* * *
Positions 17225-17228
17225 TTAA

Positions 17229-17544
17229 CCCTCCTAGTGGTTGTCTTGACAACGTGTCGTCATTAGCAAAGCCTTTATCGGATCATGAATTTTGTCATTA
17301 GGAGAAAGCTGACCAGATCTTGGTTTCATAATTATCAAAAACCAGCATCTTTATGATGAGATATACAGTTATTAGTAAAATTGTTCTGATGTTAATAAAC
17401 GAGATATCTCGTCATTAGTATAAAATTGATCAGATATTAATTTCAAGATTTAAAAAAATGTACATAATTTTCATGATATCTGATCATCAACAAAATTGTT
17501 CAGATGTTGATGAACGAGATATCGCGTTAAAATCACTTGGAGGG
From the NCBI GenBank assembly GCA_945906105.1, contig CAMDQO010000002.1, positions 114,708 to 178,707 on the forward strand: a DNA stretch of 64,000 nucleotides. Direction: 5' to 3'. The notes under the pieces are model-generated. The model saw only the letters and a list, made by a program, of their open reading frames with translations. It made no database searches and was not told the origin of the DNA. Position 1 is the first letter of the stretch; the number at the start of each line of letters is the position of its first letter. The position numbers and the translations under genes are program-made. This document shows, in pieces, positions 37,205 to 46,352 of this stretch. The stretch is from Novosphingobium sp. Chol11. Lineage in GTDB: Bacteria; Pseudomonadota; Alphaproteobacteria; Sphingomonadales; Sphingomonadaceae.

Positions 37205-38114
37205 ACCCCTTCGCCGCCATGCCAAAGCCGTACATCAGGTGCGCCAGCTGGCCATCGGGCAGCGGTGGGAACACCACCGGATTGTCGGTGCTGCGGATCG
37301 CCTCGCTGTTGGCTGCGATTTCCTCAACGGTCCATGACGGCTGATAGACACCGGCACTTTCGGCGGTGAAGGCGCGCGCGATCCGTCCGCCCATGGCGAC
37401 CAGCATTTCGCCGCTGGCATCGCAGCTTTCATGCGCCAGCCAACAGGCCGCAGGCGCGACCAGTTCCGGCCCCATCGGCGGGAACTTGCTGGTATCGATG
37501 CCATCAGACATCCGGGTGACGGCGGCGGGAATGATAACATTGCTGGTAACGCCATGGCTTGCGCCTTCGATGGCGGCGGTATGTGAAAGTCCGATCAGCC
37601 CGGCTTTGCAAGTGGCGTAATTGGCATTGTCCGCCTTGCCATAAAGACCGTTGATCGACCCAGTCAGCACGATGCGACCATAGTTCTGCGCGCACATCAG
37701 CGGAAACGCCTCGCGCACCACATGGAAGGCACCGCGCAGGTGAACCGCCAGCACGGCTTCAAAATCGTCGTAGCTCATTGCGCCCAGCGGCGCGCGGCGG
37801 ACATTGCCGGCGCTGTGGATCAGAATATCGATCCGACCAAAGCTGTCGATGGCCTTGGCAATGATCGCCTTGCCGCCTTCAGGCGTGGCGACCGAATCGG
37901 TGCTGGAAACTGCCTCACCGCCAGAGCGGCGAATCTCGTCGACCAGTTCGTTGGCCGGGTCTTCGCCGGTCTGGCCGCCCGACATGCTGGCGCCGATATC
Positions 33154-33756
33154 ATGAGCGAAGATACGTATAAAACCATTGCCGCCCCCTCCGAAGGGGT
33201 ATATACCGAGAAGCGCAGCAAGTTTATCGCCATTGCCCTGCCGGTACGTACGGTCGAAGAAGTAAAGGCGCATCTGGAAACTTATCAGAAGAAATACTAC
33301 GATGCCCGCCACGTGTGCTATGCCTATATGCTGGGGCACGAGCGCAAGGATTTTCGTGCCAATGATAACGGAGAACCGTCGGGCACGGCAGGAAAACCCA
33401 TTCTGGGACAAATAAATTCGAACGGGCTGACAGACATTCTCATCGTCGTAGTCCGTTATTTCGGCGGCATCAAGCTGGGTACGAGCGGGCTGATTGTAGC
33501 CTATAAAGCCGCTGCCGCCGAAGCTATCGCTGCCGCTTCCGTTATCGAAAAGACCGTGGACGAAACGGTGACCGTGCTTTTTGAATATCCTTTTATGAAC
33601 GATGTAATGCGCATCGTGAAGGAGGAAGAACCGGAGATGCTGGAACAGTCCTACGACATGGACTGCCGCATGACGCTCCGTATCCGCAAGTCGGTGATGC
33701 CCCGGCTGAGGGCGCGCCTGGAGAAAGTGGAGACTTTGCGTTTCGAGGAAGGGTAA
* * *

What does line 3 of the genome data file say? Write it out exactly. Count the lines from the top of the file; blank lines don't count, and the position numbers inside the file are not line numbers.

Positions 17229-17544